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FOR IMMEDIATE RELEASE
Orthomolecular Medicine News Service, March 23, 2005

Vitamin E: Safe, Effective, and Heart-Healthy

Heart disease is the number one killer in the United States, and the evidence supporting vitamin E's efficacy in preventing and reversing heart disease is overwhelming.

Two landmark studies published in the New England Journal of Medicine [1][2] followed a total of 125,000 men and women health care professionals for a total of 839,000 person study-years. It was found that those who supplement with at least 100 IU of vitamin E daily reduced their risk of heart disease by 59 to 66%. The studies were adjusted for life-style differences (smoking, physical activity, dietary fiber intake, aspirin use) in order to determine the heart effect of vitamin E supplementation alone. Because a diet high in foods containing vitamin E as compared to the average diet further showed only a slight heart-protective effect, the authors emphasized the necessity of vitamin E supplementation.

Researchers at Cambridge University [3] in England reported that patients who had been diagnosed with coronary arteriosclerosis could lower their risk of having a heart attack by 77% by supplementing with 400 IU to 800 IU per day of the natural (d-alpha tocopherol) form of vitamin E.

Pioneer vitamin E researchers and clinicians Drs. Wilfrid and Evan Shute treated some 30,000 patients over several decades and found that people in average health received maximum benefit from 800 IU of the d-alpha tocopherol form of vitamin E. Vitamin E has been proven effective in the prevention and treatment of many heart conditions. "The complete or nearly complete prevention of angina attacks is the usual and expected result of treatment with alpha tocopherol" according to Wilfrid Shute, M. D., a cardiologist. Shute prescribed up to 1,600 IU of vitamin E daily and successfully treated patients for acute coronary thrombosis, acute rheumatic fever, chronic rheumatic heart disease, hypertensive heart disease, diabetes mellitus, acute and chronic nephritis, and even burns, plastic surgery and mazoplasia.

How it works

The reason one nutrient can cure so many different illnesses is because a deficiency of one nutrient can cause many different illnesses.

Vitamin E is a powerful antioxidant in the body's lipid (fat) phase. It can prevent LDL lipid peroxidation caused by free radical reactions. Its ability to protect cell membranes from oxidation is of crucial importance in preventing and reversing many degenerative diseases.

In addition, vitamin E inhibits blood clotting (platelet aggregation and adhesion) and prevents plaque enlargement and rupture.

Finally, it has anti-inflammatory properties, which may also prove to be very important in the prevention of heart disease.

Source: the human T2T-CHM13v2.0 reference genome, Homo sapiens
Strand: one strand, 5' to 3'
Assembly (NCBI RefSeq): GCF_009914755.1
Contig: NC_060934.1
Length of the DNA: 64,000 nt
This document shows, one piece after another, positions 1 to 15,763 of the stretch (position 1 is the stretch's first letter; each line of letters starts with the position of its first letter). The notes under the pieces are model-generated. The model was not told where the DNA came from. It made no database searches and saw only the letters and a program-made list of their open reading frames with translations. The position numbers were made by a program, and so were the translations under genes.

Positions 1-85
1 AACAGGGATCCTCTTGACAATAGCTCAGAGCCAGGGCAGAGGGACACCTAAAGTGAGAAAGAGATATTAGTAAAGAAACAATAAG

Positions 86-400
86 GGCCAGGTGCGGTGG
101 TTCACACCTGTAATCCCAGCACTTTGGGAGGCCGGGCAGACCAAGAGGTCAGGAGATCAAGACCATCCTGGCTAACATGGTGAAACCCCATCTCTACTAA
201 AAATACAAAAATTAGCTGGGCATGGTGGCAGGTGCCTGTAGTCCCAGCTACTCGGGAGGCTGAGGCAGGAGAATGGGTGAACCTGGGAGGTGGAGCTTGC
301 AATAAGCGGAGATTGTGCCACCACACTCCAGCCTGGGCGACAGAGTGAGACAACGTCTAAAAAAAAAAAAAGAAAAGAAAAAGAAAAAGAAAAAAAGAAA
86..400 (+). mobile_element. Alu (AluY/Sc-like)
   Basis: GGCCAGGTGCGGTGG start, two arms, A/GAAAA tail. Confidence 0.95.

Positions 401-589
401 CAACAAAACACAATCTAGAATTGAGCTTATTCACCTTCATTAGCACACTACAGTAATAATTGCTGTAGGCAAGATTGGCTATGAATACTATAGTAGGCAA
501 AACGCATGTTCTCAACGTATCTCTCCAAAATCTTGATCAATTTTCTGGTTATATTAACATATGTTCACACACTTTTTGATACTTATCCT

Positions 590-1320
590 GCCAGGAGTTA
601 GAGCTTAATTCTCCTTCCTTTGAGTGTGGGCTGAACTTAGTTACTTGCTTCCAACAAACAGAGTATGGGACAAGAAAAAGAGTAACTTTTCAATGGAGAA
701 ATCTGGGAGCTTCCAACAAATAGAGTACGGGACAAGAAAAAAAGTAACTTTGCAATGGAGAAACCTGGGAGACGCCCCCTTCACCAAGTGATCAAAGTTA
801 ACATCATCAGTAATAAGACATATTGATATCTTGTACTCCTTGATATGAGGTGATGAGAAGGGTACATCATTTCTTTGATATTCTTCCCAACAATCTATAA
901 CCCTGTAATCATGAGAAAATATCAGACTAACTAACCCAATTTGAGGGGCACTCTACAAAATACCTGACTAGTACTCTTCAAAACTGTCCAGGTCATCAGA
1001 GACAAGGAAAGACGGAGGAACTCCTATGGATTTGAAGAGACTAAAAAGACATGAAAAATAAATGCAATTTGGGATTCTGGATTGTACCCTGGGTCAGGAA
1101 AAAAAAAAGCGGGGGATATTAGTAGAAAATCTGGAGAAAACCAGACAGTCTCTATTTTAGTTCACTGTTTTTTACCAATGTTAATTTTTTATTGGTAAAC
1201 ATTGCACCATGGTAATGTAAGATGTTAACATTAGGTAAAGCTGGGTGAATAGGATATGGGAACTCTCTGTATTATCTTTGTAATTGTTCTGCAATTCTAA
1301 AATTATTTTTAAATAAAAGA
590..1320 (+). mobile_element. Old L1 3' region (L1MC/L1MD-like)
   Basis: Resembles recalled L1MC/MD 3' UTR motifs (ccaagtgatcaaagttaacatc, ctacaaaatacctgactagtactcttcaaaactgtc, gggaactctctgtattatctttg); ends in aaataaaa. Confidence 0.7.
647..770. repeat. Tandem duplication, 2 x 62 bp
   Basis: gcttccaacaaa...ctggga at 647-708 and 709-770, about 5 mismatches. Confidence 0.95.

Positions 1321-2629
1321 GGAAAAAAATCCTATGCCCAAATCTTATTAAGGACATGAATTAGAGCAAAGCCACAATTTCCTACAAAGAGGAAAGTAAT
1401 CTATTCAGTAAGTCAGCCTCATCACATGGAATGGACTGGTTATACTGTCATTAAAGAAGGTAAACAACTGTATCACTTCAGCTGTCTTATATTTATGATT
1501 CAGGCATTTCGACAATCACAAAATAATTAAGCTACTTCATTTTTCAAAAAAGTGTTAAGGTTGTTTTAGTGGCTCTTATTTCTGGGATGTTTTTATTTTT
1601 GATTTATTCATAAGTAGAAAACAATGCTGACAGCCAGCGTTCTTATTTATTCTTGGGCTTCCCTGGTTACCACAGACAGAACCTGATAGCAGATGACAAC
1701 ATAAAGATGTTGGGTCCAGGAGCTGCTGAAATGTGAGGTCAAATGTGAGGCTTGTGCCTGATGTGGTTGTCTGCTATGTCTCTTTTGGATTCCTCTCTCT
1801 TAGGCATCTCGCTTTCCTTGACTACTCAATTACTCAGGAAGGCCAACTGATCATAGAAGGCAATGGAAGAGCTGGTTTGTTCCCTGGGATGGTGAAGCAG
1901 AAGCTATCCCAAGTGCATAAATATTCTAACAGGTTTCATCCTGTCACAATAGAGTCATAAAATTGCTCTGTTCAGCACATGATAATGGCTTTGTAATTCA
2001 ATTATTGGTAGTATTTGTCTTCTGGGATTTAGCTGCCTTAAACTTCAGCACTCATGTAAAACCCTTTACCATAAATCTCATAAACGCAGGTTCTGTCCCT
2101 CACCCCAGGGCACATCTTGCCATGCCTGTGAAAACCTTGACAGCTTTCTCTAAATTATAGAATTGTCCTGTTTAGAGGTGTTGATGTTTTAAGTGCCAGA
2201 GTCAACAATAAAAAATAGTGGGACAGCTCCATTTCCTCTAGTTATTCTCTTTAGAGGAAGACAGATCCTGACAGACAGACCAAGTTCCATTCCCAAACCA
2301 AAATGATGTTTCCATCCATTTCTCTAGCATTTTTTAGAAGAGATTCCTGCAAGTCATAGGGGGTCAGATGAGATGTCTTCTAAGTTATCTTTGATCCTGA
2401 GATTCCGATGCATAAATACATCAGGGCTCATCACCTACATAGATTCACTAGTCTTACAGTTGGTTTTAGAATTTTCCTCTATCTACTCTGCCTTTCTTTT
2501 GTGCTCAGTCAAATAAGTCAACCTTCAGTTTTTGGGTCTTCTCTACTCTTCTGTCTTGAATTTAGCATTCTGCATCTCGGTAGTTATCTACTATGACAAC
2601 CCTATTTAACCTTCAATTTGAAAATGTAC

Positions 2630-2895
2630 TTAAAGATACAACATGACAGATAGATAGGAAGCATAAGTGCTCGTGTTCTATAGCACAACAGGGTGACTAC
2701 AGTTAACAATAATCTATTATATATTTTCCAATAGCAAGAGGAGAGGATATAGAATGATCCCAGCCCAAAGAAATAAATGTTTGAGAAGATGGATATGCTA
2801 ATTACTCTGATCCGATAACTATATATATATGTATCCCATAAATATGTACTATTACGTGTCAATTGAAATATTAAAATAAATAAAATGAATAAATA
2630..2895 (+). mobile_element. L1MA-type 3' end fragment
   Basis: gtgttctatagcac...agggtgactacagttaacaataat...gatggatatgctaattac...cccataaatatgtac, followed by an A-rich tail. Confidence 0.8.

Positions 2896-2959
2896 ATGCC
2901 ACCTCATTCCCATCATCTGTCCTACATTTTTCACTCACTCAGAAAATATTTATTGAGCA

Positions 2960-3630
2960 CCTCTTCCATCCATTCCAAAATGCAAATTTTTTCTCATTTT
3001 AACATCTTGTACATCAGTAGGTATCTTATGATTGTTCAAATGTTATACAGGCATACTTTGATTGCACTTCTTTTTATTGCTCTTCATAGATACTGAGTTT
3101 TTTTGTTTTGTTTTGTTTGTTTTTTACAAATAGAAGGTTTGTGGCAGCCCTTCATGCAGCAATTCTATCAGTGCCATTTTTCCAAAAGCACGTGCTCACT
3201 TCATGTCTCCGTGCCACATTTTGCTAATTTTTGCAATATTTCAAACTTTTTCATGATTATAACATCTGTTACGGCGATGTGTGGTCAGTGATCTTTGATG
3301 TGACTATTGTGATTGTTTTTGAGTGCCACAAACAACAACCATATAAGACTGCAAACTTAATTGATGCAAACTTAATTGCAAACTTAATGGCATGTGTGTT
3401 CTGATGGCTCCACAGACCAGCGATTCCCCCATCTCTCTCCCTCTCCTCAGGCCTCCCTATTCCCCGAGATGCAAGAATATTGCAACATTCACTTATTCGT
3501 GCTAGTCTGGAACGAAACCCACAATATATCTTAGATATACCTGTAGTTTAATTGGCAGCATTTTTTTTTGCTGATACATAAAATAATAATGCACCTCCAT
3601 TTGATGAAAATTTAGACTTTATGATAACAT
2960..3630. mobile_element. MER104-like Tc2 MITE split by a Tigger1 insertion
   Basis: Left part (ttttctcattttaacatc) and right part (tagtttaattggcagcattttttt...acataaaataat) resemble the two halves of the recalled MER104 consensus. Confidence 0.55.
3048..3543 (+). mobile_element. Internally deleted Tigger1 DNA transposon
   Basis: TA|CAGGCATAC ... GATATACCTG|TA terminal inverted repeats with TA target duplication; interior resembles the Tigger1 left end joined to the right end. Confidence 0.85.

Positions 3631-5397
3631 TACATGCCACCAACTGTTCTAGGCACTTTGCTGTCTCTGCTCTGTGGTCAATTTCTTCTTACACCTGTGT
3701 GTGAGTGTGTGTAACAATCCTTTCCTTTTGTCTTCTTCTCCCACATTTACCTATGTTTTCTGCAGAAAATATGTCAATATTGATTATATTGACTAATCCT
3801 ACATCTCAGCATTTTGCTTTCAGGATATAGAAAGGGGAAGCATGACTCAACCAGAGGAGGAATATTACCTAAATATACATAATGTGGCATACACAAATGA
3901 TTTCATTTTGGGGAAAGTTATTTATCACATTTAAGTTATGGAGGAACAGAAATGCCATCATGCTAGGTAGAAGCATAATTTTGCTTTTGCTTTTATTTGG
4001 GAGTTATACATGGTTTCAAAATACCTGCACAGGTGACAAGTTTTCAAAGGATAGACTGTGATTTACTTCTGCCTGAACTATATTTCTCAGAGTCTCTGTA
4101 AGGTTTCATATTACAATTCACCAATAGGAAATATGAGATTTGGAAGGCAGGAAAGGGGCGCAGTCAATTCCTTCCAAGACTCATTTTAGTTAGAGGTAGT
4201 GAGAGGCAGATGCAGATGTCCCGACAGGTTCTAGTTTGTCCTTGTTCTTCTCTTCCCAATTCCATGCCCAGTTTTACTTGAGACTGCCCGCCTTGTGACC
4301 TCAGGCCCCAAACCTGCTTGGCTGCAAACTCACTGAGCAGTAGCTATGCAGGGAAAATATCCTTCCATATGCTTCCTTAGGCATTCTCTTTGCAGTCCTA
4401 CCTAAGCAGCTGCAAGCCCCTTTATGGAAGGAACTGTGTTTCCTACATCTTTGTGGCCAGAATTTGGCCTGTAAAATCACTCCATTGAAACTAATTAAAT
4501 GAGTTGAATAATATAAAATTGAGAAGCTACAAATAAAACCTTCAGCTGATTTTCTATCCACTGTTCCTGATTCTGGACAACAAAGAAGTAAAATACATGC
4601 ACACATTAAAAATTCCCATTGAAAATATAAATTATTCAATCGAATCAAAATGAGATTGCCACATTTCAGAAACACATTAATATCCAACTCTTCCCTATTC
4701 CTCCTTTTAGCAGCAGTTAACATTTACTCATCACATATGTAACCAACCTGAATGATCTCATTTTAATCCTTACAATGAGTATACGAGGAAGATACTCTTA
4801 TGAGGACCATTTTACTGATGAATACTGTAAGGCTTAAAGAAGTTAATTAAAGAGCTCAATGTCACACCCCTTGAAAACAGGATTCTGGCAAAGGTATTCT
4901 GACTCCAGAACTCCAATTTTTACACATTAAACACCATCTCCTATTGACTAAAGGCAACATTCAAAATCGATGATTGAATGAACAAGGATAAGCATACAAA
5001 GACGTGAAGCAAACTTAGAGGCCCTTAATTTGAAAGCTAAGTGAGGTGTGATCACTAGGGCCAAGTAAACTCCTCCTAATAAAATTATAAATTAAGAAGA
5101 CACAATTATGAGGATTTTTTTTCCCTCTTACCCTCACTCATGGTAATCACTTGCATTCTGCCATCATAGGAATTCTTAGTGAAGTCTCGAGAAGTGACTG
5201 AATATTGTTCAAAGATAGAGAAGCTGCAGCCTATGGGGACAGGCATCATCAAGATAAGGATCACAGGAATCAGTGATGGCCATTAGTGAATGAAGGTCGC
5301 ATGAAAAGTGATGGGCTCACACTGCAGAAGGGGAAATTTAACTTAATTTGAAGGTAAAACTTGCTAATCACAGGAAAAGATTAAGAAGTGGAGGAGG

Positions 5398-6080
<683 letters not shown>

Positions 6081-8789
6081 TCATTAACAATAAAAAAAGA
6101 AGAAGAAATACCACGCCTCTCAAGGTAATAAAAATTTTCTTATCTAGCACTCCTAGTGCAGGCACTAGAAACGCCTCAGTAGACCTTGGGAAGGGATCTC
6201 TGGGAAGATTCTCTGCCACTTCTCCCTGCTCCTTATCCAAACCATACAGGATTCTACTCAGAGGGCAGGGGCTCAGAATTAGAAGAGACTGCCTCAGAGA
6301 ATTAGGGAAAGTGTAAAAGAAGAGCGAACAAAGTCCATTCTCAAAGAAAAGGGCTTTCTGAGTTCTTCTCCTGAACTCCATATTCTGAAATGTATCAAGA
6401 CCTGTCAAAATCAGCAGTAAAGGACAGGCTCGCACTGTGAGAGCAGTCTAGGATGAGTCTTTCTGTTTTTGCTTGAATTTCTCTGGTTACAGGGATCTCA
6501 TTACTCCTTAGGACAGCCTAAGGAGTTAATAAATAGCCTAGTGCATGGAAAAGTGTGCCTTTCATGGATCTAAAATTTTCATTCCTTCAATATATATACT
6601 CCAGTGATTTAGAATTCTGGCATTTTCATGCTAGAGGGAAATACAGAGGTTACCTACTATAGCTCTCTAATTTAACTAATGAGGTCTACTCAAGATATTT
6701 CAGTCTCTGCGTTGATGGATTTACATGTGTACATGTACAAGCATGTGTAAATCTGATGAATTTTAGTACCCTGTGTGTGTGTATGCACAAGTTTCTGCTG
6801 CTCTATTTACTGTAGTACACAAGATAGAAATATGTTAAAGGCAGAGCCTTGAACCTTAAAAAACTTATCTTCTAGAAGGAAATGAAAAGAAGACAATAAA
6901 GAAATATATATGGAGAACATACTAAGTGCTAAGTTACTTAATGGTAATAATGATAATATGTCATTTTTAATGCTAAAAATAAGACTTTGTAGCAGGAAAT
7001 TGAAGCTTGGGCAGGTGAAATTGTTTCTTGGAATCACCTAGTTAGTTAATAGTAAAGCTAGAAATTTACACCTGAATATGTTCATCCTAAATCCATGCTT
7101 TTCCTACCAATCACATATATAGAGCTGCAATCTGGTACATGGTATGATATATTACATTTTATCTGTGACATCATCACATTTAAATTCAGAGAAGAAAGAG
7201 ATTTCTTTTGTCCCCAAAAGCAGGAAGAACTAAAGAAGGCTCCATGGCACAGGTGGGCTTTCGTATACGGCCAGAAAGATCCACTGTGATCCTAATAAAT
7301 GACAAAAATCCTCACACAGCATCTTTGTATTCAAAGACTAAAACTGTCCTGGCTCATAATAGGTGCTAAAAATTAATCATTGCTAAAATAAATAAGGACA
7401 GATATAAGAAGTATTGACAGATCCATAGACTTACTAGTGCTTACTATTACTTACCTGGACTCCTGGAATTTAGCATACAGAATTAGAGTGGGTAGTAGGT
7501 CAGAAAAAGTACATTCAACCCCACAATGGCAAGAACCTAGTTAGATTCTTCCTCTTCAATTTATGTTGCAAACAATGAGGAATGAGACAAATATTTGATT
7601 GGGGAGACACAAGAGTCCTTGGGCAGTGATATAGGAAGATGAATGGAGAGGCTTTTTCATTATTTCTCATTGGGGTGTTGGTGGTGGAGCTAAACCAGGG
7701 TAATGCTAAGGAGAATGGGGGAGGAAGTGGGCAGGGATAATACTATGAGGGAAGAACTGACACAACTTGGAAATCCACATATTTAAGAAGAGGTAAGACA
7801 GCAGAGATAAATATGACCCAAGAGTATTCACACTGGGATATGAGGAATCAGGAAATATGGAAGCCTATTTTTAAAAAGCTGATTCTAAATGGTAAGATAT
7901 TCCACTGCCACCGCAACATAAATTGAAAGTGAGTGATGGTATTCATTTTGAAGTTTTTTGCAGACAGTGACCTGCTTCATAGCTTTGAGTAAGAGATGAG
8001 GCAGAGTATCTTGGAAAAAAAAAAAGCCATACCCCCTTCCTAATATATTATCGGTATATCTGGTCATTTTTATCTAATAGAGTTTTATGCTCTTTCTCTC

Among other things, vitamin E supplementation:
* reduces the oxygen requirement of tissues. [4]
* gradually melts fresh clots, and prevents embolism. [5]
* improves collateral circulation. [6]
* prevents scar contraction as wounds heal. [7]
* decreases the insulin requirement in about one-forth of diabetics. [8]
* stimulates muscle power. [9]
* preserves capillary walls. [10]
* reduces C-reactive protein and other markers of inflammation [11]
* Epidemiological evidence also suggests that a daily supplement of vitamin E can reduce the risk of developing prostate cancer and Alzheimer's disease. [12, 13]

If all Americans daily supplemented with a good multivitamin-multimineral, plus extra vitamins C and E, it could save thousands of lives a month.

References
[1] Stampfer MJ, Hennekens CH, Manson JE, Colditz GA, Rosner B, Willett WC. Vitamin E consumption and the risk of coronary disease in women. N Engl J Med. 1993;328:1444-1449.
[2] Rimm EB, Stampfer MJ, Ascherio A, Giovannucci E, Colditz GA, Willett WC. Vitamin E consumption and the risk of coronary heart disease in men. N Engl J Med. 1993;328:1450-1456.
[3] Stephens, Nigel G., et al. Randomised controlled trial of vitamin E in patients with coronary disease: Cambridge Heart Antioxidant Study (CHAOS). The Lancet, Vol. 347, March 23, 1996, p 781-86.
[4] Hove, Hickman, and Harris (1945) Arch. Biochem. 8:395.
[5] Shute, Vogelsang, Skelton and Shute (1948) Surg., Gyn. and Obst. 86:1.
[6] Enria and Fererro (1951) Arch. per Ia Scienze Med. 91:23.
[7] Shute, Vogelsang, Skelton and Shute (1948) Surg., Gyn. and Obst. 86:1.
[8] Butturini (1950) Gior. di Clin. Med. 31:1.
[9] Percival (1951) Summary 3:55.
[10] Ames, Baxter and Griffith (1951) International Review of Vitamin Research 22:401.
[11] Ridker PM, Hennekens CH, Buring JE, et al. C-reactive protein and other markers of inflammation in the prediction of cardiovascular disease in women. New England Journal of Medicine, 2000;342:836-843.
[12] Ni J, Chen M,Zhang Y,Li R,Huang J and Yeh S. Vitamin E succinate inhibits human prostate cancer cell growth via modulating cell cycle regulatory machinery. Biochem Biophys Res Commun 2003 Jan 10;300 (2):357-63.
[13] Morris M C,Evans D A,Bienias J L,Tangney C C et al.Dietary intake of antioxidant nutrients and the risk of incident Alzheimer's disease in a biracial community study. JAMA 287(24):3230-3237.


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